There’s something eerily sinister during combat as well, attributed to the descriptions of what exactly these enemies will do to the player but also what their names are. The first enemy players will encounter is simply named ‘PASSED’ which has enough implications on its own. Along with the tagline and my own knowledge of owch’s work, there’s something going on for the player that is just vague enough to not be obvious, yet always nagging in the background. Why are we in this labyrinth, why are we sorting ourselves out? What are we sorting besides these chairs?

That’s up to you to find out. With only a singular ending, there’s only one way to go if one wants answers, and that’s out of the labyrinth. If you are a fan of owch’s works in the simple yet strange, then this will definitely be something to try out. Happy sorting.

You can waste time on your phone. Yes this game is great.

Flux is a cyberpunk collection of narrative minigames made by Mars Ashton, award winning indie dev and professor in Michigan. This specific project has players following an individual known as Wanderer, an ex-military member turned courier on their journeys to deliver packages, interact with those that call this futuristic landscape home and customize their outfit to fit the player’s style.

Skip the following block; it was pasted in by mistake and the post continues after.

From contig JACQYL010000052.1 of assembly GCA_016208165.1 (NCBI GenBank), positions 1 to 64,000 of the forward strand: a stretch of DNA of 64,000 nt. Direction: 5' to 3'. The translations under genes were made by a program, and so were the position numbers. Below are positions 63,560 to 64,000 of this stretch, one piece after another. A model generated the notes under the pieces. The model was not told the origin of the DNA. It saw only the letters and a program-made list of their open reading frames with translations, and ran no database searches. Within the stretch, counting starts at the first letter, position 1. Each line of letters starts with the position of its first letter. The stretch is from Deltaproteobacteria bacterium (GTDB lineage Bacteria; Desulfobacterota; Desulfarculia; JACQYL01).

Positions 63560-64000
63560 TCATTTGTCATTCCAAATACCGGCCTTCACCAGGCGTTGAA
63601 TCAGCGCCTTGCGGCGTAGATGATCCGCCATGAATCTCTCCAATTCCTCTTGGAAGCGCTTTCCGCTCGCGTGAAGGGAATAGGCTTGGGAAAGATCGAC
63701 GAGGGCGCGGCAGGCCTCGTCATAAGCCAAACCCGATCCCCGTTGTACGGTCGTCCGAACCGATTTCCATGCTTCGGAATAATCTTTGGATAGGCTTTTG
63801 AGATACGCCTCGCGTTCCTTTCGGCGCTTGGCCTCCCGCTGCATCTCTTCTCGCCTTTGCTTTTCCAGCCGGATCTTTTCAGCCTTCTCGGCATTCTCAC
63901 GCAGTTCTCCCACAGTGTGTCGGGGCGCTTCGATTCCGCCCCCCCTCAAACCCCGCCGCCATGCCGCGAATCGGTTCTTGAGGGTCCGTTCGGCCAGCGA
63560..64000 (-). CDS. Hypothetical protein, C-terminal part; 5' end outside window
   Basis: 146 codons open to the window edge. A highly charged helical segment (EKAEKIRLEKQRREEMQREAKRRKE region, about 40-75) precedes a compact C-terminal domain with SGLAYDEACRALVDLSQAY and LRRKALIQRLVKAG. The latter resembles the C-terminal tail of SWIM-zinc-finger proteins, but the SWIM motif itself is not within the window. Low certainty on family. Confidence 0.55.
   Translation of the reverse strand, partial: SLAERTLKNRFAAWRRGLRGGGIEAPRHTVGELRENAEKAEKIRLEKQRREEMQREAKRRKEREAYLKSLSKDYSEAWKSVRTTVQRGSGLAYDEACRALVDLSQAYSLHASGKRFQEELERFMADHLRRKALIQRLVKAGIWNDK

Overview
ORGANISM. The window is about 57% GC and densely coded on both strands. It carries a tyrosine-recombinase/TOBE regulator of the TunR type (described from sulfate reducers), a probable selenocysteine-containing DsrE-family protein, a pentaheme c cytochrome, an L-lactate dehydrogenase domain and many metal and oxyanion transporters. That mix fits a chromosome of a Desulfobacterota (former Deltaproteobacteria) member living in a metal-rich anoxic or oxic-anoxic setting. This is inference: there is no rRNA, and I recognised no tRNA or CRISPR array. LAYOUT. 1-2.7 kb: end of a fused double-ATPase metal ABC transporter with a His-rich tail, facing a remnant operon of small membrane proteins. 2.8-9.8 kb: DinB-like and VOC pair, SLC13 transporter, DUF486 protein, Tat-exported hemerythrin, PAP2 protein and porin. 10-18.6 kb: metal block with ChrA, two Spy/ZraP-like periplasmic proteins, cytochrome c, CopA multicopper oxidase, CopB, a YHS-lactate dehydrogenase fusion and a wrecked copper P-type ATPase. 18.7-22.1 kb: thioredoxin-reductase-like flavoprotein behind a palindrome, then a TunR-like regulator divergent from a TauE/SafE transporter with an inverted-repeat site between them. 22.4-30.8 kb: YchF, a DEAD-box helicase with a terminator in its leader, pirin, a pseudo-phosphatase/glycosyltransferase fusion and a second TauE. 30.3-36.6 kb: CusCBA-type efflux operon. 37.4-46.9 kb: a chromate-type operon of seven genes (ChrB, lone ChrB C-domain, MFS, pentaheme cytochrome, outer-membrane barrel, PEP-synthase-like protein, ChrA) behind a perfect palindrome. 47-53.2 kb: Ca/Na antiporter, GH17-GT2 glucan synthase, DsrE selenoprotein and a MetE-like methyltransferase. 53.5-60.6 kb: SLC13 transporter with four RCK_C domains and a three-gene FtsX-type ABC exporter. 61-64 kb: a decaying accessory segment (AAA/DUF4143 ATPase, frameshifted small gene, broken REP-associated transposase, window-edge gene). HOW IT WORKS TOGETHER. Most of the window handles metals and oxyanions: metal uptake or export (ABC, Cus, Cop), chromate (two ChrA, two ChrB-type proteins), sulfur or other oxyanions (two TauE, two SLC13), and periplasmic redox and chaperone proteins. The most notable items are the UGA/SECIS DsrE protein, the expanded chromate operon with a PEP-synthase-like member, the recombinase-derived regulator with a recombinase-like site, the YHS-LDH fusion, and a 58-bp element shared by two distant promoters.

The simplest approach to explaining Flux is that Wanderer does odd jobs every day, and each odd job consists of a day passing. These jobs, however, take the form of 9 minigames that Wanderer can choose between, and they are all varied to say the least. Starting with the jobs as a courier, ‘Groove’ and ‘Freestyle’ involve inputting the specific commands that appear on screen in order to gain Flux (which is the term for speed, and for audio volume). Freestyle is much more relaxed, as there is no restriction as to when player’s press the buttons while Groove is much more in line with traditional rhythm titles. ‘Mecha’ is nearly identical to Freestyle, but occurs within the air rather than on an endless freeway. ‘Challenge’ and ‘Spelling’ are both typing titles, with Challenge being randomized letters appearing on screen while spelling is… exactly what one might expect. Finally, ‘Glyph’ is an odd game of rotating visuals on the right to match the visuals on the left via the arrow keys. The remaining three titles have absolutely nothing to do with courier, as they handle beat-em-up scenarios instead. ‘Assault’ asks Wanderer to survive waves of endless enemies in combat, while ‘Rash+Slash’ combines the bike from the courier missions to slash enemies while driving. To round them out is ‘Armament’, where players jump into their airship once again to defend the city from oncoming attacks.